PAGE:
ExxonMobil Guyana granted approval for its Liza Phase Two operations in Guyana
– What does this mean for Guyana, and how can Guyana benefit from its massive oil wealth offshore?
The Environmental Protection Agency (EPA), a local regulatory agency in Guyana that has responsibility to take the necessary measures to protect, conserve, manage and improve the environment, has granted approval for ExxonMobil to commence its Liza Phase Two operations in Guyana through its subsidiary, namely Esso Exploration and Production Guyana Limited (EEPGL).
There are many public discussions and debates from commentators and analysts alike regarding whether Guyana can benefit from its oil wealth offshore. The question is: how should Guyana spend the potentially massive wealth it is poised to earn in less than two years’ time? The most recent such public pronouncement was made by the General Secretary of the Guyana Trades Union Congress (GTUC) in its Labour Day celebration in Georgetown — a national holiday event in Guyana. In his speech at that forum, he made calls for free education and nationwide healthcare.
There was also a suggestion put forward by a prominent professor of economics for cash transfers of US$5,000 to be made to each household, among other things.
In the analysis that follows, the author, for now, examines the cash transfer debate within the context of Guyana’s economic development and status, and how economically sensible some of these proposals might be in the long run. Proponents of this proposal are of the view that a policy of this nature would aid in poverty reduction, and is perhaps the best mechanism by which every Guyanese would be guaranteed direct benefit from the oil & gas production operations in Guyana; especially since this new sector would not provide a fantastic amount of job opportunities for locals.
The contrary view of other analysts and economists alike is that such a policy would engender hyperinflation, and may not be fiscally sustainable.
In my analysis, I would therefore explore a broader spectrum of implications of the proposed cash transfer policy.
Guyana’s population is roughly 750,000 people. So, assuming that each household in Guyana has an average number of four (4) persons, then using four as the denominator and the population size as the numerator, this computation would give rise to 187,500 households. For simplification, the total average number of households is rounded to 200,000. Therefore, an annual cash transfer of US$5,000 from the potential oil revenue would cost US$1.0 billion, or Gy$206.5 billion annually.
This figure of Gy$206.5 billion is equivalent to 50.8 per cent of real GDP (2017), which was Gy$406 billion, and represents 82.6 per cent of the size of the National Budget for 2017, which was Gy$250 billion.
Further, considering competing priorities and opportunity costs, the new Demerara Bridge is estimated to cost some US$150 million; the Cheddi Jagan International Airport Expansion Project is some US$150 million; the engineer and design cost to build the road linking Guyana and Brazil is about US$10 million – assuming that road might cost about US$20 million. These figures combined give rise to a sum total of US$320 million, or Gy$66 billion; which means that a total cash transfer of Gy$206.5 billion annually to each household could — almost three times — cover the combined cost to build a new bridge over the Demerara river, the International Airport expansion project, and the road linking Guyana to Brazil.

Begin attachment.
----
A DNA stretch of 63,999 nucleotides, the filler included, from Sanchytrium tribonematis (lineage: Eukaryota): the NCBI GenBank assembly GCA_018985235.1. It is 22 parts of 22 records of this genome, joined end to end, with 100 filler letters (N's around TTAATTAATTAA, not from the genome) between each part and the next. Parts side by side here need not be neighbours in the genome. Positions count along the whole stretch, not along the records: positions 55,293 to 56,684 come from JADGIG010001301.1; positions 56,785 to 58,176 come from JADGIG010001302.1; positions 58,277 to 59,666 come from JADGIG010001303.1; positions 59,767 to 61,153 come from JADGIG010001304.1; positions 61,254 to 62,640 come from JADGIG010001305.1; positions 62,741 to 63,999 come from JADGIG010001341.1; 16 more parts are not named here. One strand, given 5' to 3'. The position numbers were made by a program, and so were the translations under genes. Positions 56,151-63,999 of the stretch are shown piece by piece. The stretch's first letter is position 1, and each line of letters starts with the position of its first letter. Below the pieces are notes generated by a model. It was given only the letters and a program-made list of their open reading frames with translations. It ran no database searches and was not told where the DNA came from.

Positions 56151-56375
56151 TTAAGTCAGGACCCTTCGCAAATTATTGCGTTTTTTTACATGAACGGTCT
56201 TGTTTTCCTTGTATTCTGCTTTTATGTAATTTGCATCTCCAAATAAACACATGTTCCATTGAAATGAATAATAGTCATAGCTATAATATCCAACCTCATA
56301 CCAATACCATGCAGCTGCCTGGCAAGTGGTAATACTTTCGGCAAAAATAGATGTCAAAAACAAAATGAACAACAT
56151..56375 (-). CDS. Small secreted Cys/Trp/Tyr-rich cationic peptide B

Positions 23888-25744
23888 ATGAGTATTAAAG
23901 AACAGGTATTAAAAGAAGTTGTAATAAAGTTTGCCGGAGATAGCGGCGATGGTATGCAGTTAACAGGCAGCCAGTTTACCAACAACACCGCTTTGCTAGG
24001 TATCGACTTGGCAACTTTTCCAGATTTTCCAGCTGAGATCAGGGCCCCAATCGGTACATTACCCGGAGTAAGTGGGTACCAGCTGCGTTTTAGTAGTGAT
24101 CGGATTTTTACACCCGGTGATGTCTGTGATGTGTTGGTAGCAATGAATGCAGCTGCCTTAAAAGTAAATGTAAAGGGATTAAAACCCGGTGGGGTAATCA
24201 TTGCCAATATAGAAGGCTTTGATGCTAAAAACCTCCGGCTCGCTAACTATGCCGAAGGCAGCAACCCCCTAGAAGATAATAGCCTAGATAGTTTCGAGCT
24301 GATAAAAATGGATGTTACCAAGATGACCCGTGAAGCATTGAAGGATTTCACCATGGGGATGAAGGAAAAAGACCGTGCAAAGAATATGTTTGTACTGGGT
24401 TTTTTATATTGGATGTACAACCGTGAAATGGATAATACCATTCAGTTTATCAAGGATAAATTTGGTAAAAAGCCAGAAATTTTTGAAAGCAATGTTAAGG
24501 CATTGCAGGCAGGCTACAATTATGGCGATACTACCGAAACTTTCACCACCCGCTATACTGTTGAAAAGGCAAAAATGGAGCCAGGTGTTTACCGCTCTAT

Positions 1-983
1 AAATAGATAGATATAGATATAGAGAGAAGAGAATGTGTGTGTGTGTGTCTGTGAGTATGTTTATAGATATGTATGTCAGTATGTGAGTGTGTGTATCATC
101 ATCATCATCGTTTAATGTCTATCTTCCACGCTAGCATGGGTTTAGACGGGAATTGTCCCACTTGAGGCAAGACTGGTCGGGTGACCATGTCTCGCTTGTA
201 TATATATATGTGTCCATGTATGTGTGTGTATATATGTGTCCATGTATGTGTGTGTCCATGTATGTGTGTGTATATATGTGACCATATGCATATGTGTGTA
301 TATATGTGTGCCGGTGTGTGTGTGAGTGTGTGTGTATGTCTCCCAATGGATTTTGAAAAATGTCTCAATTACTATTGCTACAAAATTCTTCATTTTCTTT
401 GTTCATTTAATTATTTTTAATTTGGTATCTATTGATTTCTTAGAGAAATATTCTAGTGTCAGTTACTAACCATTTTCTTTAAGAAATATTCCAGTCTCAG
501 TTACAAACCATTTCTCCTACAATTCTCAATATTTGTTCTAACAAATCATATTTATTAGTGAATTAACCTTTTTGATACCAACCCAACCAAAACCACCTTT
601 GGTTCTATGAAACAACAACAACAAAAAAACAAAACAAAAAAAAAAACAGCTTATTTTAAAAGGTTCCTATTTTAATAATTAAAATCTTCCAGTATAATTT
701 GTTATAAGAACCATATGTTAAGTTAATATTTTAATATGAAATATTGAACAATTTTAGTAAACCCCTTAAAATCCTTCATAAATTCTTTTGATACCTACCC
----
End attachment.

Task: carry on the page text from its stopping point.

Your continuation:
That being said, it is important to note that the net cash flow from oil commencing from 2020 would not reach US$1.0 billion; which means that — if considered, and at whatever figure — such a policy is unlikely to take effect at the immediate onset of oil production. During the first two years into production, net revenue from oil is estimated at just over US$300 million; from 2022 to 2025, at a production rate of 220,000 bpd, net revenue is estimated to be at about, or just over, US$750 million but less than US$1.0 billion. When production is significantly increased to 300,000/500,000 bpd, net revenues would reach and/or surpass the US$1.0 billion mark (note that these estimations are based upon ExxonMobil’s production alone); but this level of increased production is likely to occur until after 2025.
In the synthesis of current global evidence of the impact of cash transfers in developing countries — and of what works in different contexts, and/or for different development objectives — it has been found that such transfers have proven potential to contribute directly or indirectly to a wider range of developmental outcomes.
Essentially, cash transfers are direct, regular, and predictable non-contributory cash payments that help poor and vulnerable households to raised and smooth incomes. The term can be administered through a range of instruments, such as social pensions, child grants or public works programmes; and a spectrum of design, implementation and financing options (DFID, Evidence Paper, 2011).
Henceforth, perhaps if the Government of the day were to decide on the cash transfer policy, the current proposed methodology, inter alia, the direct cash transfer to each household may indeed fuel hyperinflation – an undesirable outcome policymakers would have to guard against. As such, it would probably be better to consider other instruments; or, even better, a combination of different instruments to administer such programmes. For example, grants geared towards promoting entrepreneurial activities might be a better way to do so, as against direct cash transfers annually to each household. Or careful thought should be given to the eligibility criteria for cash transfers; for example, the high income (the rich) class should not be eligible.